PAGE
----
Adjustment of status to permanent resident alien (“green card”) occurs one year after arrival in the United States. Proof of age-appropriate vaccination is required at the time of status adjustment. See the Vaccination Technical Instructions for Civil Surgeons for additional information on vaccination recommendations for adjustment-of-status applicants.

  1. Ezeanolue E, Harriman K, Hunter P, Kroger A, Pellegrini C. General Best Practice Guidelines for Immunization. Best Practices Guidance of the Advisory Committee on Immunization Practices (ACIP). cdc.gov/vaccines/hcp/acip-recs/general-recs/downloads/general-recs.pdf pdf icon[PDF – 195 pages]. Accessed on August 19, 2019.
  2. Prendergast AJ. Malnutrition and vaccination in developing countries. Philos Trans R Soc Lond B Biol Sci. 2015;370(1671):20140141.
  3. Plans-Rubio P. Critical prevalence of antibodies minimizing vaccination costs for hepatitis A, hepatitis B, varicella, measles and tetanus in adults and adolescents in Catalonia, Spain. Vaccine. 2004;22(29-30):4002-13.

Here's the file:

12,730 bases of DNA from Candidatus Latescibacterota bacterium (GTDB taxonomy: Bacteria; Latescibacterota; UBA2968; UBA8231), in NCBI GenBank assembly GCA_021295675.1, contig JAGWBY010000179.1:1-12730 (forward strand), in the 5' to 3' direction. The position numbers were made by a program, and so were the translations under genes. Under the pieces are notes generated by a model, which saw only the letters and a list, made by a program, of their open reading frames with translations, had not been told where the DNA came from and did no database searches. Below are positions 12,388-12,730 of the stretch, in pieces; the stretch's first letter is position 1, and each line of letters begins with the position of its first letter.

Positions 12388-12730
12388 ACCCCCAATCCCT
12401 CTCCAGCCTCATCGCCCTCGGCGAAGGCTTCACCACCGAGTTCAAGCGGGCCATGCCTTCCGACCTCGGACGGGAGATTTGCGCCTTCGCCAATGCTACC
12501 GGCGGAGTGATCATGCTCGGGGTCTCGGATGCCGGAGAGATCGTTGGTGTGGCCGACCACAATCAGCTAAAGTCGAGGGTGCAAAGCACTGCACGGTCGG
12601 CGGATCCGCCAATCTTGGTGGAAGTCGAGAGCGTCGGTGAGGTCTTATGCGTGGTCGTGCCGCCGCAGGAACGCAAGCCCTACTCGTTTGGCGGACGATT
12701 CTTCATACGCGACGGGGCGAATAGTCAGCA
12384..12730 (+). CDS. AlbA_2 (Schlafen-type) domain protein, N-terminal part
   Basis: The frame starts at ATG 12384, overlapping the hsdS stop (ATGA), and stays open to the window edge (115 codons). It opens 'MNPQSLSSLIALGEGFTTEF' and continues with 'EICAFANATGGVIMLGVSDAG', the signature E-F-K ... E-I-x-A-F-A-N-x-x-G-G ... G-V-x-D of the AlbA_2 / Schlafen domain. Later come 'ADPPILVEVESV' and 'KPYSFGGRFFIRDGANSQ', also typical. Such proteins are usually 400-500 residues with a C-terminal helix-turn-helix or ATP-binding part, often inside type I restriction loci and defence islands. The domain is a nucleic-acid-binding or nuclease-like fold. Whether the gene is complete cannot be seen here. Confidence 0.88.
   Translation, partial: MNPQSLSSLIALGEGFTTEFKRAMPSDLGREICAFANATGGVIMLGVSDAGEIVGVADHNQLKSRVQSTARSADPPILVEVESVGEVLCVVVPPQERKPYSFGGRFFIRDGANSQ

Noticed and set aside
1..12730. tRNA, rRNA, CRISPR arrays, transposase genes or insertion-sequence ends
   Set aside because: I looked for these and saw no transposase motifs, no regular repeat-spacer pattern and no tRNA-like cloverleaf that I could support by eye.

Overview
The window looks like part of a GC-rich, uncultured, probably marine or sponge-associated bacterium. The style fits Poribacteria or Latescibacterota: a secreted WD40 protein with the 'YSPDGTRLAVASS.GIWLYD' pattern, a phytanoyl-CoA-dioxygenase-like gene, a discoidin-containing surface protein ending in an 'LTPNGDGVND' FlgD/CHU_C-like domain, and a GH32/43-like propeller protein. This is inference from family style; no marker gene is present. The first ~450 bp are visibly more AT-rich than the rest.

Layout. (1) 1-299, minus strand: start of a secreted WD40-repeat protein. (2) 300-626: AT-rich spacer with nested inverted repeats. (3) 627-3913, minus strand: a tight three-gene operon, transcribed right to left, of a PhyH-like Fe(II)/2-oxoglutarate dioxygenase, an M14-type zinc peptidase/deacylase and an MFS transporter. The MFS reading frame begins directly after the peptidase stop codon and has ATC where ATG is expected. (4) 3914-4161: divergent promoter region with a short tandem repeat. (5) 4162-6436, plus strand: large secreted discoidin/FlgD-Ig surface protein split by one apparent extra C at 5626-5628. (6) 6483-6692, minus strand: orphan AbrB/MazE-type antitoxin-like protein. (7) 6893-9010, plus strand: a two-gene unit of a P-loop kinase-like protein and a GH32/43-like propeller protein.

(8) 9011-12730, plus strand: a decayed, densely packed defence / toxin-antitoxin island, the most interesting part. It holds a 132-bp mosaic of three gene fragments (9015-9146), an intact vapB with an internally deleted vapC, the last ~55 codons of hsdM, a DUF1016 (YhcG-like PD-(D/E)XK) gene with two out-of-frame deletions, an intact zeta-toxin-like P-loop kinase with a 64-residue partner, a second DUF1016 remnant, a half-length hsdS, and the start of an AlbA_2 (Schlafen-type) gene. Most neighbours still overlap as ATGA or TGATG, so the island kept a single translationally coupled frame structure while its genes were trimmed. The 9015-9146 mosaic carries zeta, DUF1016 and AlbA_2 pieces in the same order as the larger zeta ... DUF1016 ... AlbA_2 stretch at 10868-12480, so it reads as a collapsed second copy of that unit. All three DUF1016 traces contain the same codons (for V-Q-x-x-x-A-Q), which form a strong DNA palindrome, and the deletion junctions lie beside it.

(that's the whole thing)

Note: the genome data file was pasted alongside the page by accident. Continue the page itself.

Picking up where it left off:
4. Fiore AE, Wasley A, Bell BP. Prevention of hepatitis A through active or passive immunization: recommendations of the Advisory Committee on Immunization Practices (ACIP). MMWR Recomm Rep. 2006;55(Rr-7):1-23.
  5. Figueira M, Christiansen D, Barnett ED. Cost-effectiveness of serotesting compared with universal immunization for varicella in refugee children from six geographic regions. J Travel Med. 2003;10(4):203-7.
  6. Merrett P, Schwartzman K, Rivest P, Greenaway C. Strategies to prevent varicella among newly arrived adult immigrants and refugees: a cost-effectiveness analysis. Clin Infect Dis. 2007;44(8):1040-8.
  7. Marin M, Patel M, Oberste S, Pallansch MA. Guidance for Assessment of Poliovirus Vaccination Status and Vaccination of Children Who Have Received Poliovirus Vaccine Outside the United States. MMWR Morb Mortal Wkly Rep. 2017;66(1):23-25.